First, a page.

Static Mesh and light leakage

This is my first post of a game I am building and I am having a few problems like any noob, and learning how to make a game and enjoying every minute of it. even the frustrating parts.

I’m building a house and all of the box mesh components are static. there is no sides missing can someone tell me why I am getting this light leakage and showing up on static mesh component, when there shouldn’t be. I’m using 4.6


As you can see this is the ceiling and the beams across are getting light from outside.
All components are modular and the building is put together in a blueprint so I can place multiples of the building to create a city

Do you use static or dynamic lighting? + which lights do you have in your scene? :slight_smile:

I have the sun directional light to moveable for the day night cycle. I haven’t added any other lighting at this stage just a skylight and a few sphere reflection captures. also the ceiling box isn’t thick like the walls, so could that be a problem

This is a known issue with dynamic lights :slight_smile:

-make your mesh thicker or place another mesh over it
-play around with the DynamicShadowDistance

BUMP! @seandennis: you’re no n00b, many peeps are having this and similar Dynamic Lighting issues. As fighter said it’s a known bug.

So, EPIC, when is this going to be fixed. It’s 2017 and Dynamic Lighting still broken (i’ve not tried for a few months now)?

I’m having the exact same issue and i believe that “thin” roofing is not to blame (or not entirely) and here’s why: the Devs of a game i’m also modding for have made at least one building with a single polygon(dbl sided) for the ceiling-rooftop, and although this appears to leak light at some edges inside the building in the editor, when “played” there is no leaking and no errors with lighting related to the single polygon plane of the roof and no wierd selective lighting errors such as that above (admitedly it does have a floor below it. You may also notice Normals being lit whilst the “Sun” is below the horizon - play with sun-angle and see what happens, the lighting is quite bizarre and also quite obviously broken to pieces.

Making walls and roofs/cielings stupidly thick to compensate for broken lighting is not the answer.
Telling us to simply add Blocking objects/planes to block light is also not the answer.
Fiddling with a bunch of settings that don’t actually help the situation is also not the answer.

fixing the (Dynamic) lighting system so that backface culling is ignored (pray, remove it entirely) at least on Terrain, or any “Ground-Plane” labelled/type of object, will help, i’m sure.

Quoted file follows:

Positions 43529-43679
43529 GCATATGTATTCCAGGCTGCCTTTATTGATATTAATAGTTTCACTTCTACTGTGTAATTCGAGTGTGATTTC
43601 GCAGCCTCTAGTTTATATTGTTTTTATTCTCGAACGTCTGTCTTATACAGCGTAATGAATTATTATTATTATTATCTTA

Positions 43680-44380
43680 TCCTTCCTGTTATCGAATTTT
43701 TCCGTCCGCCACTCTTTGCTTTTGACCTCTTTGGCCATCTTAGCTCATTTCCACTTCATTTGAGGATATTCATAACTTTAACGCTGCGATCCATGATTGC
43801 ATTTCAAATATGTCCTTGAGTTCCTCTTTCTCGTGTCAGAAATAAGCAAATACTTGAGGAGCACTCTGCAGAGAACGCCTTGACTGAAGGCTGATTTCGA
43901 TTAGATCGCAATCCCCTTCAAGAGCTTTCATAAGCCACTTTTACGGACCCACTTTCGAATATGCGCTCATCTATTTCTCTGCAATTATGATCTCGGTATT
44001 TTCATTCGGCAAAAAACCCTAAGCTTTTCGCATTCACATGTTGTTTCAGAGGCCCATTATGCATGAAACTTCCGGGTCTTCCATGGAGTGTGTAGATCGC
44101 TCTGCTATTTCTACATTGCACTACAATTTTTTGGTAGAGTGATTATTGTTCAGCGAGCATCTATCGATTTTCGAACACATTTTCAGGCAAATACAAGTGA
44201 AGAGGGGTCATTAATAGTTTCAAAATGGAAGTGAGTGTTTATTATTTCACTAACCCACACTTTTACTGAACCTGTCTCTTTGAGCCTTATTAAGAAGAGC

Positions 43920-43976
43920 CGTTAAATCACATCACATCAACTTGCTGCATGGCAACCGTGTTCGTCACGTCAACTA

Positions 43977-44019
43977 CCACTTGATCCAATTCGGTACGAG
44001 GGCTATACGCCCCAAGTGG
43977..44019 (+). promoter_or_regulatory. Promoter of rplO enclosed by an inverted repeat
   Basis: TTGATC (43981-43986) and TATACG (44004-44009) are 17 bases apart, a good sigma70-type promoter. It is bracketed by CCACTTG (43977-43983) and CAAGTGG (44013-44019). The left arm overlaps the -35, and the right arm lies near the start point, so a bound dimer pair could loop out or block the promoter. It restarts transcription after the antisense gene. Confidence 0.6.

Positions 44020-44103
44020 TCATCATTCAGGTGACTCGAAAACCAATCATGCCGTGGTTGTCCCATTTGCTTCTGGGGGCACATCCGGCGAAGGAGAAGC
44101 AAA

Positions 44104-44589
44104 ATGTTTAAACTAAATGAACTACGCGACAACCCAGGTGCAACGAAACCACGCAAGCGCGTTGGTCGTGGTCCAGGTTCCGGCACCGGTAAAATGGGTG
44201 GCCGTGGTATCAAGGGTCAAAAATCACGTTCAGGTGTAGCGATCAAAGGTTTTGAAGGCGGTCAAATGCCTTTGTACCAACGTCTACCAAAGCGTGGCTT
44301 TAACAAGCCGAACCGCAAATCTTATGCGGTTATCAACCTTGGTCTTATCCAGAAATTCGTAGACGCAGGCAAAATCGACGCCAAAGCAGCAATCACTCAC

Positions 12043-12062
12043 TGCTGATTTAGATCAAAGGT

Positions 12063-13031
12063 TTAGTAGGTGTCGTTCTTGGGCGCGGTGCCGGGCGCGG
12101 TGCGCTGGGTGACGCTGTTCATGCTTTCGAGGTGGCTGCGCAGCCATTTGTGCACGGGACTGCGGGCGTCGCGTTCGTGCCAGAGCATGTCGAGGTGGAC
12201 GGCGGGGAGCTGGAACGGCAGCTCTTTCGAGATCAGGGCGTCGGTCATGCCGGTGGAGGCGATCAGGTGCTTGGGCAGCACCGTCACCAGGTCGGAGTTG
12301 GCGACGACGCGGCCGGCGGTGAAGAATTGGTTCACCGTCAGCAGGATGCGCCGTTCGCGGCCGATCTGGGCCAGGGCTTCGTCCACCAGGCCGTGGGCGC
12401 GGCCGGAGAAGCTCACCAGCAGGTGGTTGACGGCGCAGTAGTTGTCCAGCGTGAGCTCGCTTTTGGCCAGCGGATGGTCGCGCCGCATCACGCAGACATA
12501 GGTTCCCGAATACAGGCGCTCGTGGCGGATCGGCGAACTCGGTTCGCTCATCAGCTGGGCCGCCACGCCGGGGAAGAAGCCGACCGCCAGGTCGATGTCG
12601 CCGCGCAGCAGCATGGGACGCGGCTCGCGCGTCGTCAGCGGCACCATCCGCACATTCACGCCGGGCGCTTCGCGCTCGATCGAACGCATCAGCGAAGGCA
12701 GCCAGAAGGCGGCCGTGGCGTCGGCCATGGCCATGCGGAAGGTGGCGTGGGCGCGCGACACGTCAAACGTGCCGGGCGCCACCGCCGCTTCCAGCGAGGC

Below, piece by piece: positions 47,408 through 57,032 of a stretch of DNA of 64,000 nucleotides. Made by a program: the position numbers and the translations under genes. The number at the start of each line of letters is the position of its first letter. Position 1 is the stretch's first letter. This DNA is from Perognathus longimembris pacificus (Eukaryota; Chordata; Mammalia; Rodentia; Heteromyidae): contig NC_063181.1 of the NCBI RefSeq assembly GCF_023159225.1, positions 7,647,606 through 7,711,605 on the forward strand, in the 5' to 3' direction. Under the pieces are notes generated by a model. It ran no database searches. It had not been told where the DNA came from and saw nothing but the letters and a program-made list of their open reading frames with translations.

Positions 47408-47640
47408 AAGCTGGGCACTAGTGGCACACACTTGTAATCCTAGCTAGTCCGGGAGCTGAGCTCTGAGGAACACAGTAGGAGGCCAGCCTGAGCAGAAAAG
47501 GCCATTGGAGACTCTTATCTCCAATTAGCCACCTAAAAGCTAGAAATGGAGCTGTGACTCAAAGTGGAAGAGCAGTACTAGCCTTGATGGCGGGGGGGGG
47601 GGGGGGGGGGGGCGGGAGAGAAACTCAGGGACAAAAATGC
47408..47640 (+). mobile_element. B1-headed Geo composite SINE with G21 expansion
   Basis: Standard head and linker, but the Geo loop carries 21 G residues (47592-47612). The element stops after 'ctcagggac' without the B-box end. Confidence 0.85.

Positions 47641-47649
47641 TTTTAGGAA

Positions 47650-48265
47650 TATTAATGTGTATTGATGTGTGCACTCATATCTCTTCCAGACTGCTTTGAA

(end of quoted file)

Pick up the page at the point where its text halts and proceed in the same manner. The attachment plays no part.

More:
Please EPIC, do something, this is getting sad - I am probably going to give up with modding full-stop as UE4 has really made it difficult to go forward with my, fairly simple, project.
CryEngine has had realtime dynamic lighting for ages - i’ve used it and it is pretty good - what’s stopping you (EPIC) ?

The year is 2021, I have same issues where some of my static mesh walls bleed with light. No matter what I do. Even putting huge chunks of other SM does not help. Am I stupid to have this problem now or is it still a thing?

And orthographic just doesn’t even have shadows. Ue4 is good, but lets be real, epic has and will never ever care about this stuff.

If your bleed is caused by cascaded shadow maps (like the original post) then the solution is to make your walls thicker or use raytraced shadows.

However light can bleed in many ways, for example:

  • If you don’t place reflection captures inside your interior then you will get what looks like “light bleed” from outside, but really the problem is that it is reflecting the exterior environment because there is no reflection capture inside. This is a particularly bad problem in games that require fully dynamic lighting because the environment is heavily modifiable at runtime (such as Fortnite). DFAO is usually the most helpful solution here, as it handles specular occlusion.
  • The volumetric lightmap can also bleed through walls and floors, this will only affect movable/stationary objects (or static objects placed at runtime or using forced volumetric). The solution is the same as for cascaded shadow maps: Make thicker walls. However with default settings the walls need to be really thick, like 2+ meters. Normally this is only an issue in areas with strong lighting differences, like if you have two adjacent rooms, one that is fully lit and one that is pitch black. Everywhere else it is usually less obvious, so in general it’s only necessary to make them thicker only in areas where there is going to be an extreme lighting difference. An alternative is to use denser volumetric lightmap, at the cost of higher memory usage.
  • The regular lightmap can also “bleed” light in some sense, because movable objects such as doors cannot shadow indirect lighting so you will still get bounce light into interiors even with the door closed. The post process volume has controls for indirect light intensity to help manage this, exposure settings combined with reducing the bounce lighting intensity can also be useful here.
  • Skylight occlusion is also a common problem, when using a movable skylight the skylight can’t be shadowed. The easiest way to deal with this is to use a stationary skylight instead, this will accommodate games who employ dynamic lighting primarily for a time of day system.

At the end of the day, it is a game engine, it has to render 60+ frames every second and that means it employs solutions that have limitations and drawbacks. Every game engine has issues and developers simply design around them. Light leaking in particular is a ubiquitous problem in game engines, which is why RTX GI’s top line feature is that it avoids light leaking.